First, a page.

Okay, you probably don’t really think you’re a dummy. And you aren’t: you have the good sense to visit Ricochet, after all – the home of thoughtful, civil, center-right conversation.
But a conservative could be forgiven for thinking himself simplistic, narrow minded, and provincial, given the formidable collection of sophisticated people arrayed against him. Just look at the left, at its imposing phalanx of professors, journalists, intellectuals, witty entertainers, and Hollywood superstars. Faced with all these celebrities and credentialed thinkers, it’s easy to feel humbled, if not downright intimidated. It’s easy to feel like a Neanderthal.
And what bold new ideas do conservatives have to offer, anyway? The conservative mantras – slow down, be careful, let’s not be hasty – hardly set the blood pounding in our veins. Liberals, progressives, radicals, they propose exciting things. They have ideas. “Yes, we can!” exclaims the left. “But we probably shouldn’t,” the right replies – but quietly, because, you know, if you aren’t part of the solution….
So when you picture it in your mind, this is what you see. On the left: a gathering – a veritable salon – of fashionable, intelligent, educated, urbane thinkers. On the right: you – you and a few people you know, none of whom has a late-night television program, a show on NPR, or a column in the New York Times.
Just who do you think you are, anyway, to stand in the way of progress?
But wait a minute. What does it really mean, to be a conservative? It means wanting to preserve what we have, to protect it, to change it only slowly, cautiously. It isn’t a flashy process, protecting and nurturing. It often consists of doing less, rather than more – and doing even that reluctantly.
And what is it that we have, that we seek to protect? What has western civilization – and, in particular, America’s interpretation of it – given us, that seems so precious?
We are a people of historically unprecedented, indeed unimaginable, prosperity. We live with a degree of security and comfort most of the modern world only dreams of, and that literally no one has ever experienced before now. We are a free people, who value justice and compassion. We are a tolerant people who accept the diversity of humanity. While not a perfect people by any means, we have so reduced our serious problems that we have time to contrive preposterous new ones – and the pronouns to go with them.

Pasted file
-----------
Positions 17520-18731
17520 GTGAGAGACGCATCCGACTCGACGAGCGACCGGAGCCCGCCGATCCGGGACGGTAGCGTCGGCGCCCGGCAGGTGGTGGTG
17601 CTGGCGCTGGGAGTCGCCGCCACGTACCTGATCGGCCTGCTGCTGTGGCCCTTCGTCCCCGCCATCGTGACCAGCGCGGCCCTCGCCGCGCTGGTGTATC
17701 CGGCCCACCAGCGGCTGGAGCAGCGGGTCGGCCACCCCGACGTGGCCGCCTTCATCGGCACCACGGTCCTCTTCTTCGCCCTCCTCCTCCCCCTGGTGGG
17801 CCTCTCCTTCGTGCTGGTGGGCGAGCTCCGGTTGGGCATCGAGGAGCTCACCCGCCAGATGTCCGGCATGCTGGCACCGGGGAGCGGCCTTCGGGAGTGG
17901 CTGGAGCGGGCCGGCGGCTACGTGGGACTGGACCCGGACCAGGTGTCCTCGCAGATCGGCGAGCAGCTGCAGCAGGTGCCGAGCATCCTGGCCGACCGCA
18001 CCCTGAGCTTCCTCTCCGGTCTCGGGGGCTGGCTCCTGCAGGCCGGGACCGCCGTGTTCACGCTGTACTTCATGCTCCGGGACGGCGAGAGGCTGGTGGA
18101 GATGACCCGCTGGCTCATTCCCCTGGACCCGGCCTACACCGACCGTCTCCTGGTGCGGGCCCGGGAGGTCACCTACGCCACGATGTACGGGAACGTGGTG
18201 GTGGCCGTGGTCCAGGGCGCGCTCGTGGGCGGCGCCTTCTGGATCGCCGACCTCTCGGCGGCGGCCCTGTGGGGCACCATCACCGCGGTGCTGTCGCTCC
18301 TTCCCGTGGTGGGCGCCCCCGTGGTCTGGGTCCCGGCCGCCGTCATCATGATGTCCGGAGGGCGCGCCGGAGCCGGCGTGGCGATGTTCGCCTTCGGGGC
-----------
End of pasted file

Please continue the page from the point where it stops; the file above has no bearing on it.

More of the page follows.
Whatever we did to get here – it worked. It worked for a whole bunch of people, not just a few. It didn’t work perfectly; no one would claim that. But it produced a large nation of free, secure, humane, and prosperous people. That’s good: no one has done better; a lot of places have fared far worse.
That, whether we know it or not, is what conservatives are trying to preserve. We’re trying to preserve the things that got us where we are today, the traditional values and ideas, from the influence of new values and ideas.
Because most new ideas are bad.
Most new businesses fail. Most high-tech startups fail. Even most venture capital-funded startups fail, this despite the great motivation and considerable talent and intelligence of the individuals involved. Most new things fail. They fail because creation is hard, whether in science or art or business. It’s hard to anticipate everything required to make new ideas work, hard to see how markets and other complex human systems will respond.
We forget this because we’re so very good at solving easy problems. We can land a satellite on a distant asteroid, or build a computer that can do 125 million billion somethings per second. We’re good at things like that, where the variables are understood and within our control.
But things involving people, things like markets, families, institutions, and culture – those things are complicated. We have about as good a track record of predicting our long-term impact on those as we have of predicting the long-term weather – which is to say, a very poor record indeed.
It’s precisely those kinds of new ideas that conservatives oppose, the ones involving untested changes to complex systems. Those kinds of ideas usually backfire, usually have unintended consequences that make things worse, not better. It doesn’t matter how smart its proponent is, or how famous, or how credentialed: skepticism of new ideas is healthy, sensible, and necessary. And that’s what conservatives provide.
We live in a time when most institutions and the entire opinion-shaping elite boldly call for change. Our job is to be skeptical – thoughtfully, politely, but firmly skeptical. We have the weight of history, the wisdom of the ages, and a healthy appreciation of the foolishness of man on our side.
Think again of that picture, of you on one side and the fashionable progressives on the other. But now imagine that behind you stand the multitudes who built what we have today, who shaped our culture and tested our enduring traditions. They, and what they’ve bequeathed to us, stand with the conservative. That is the legacy the conservative defends.
So dig in your heels and be boldly, enthusiastically skeptical.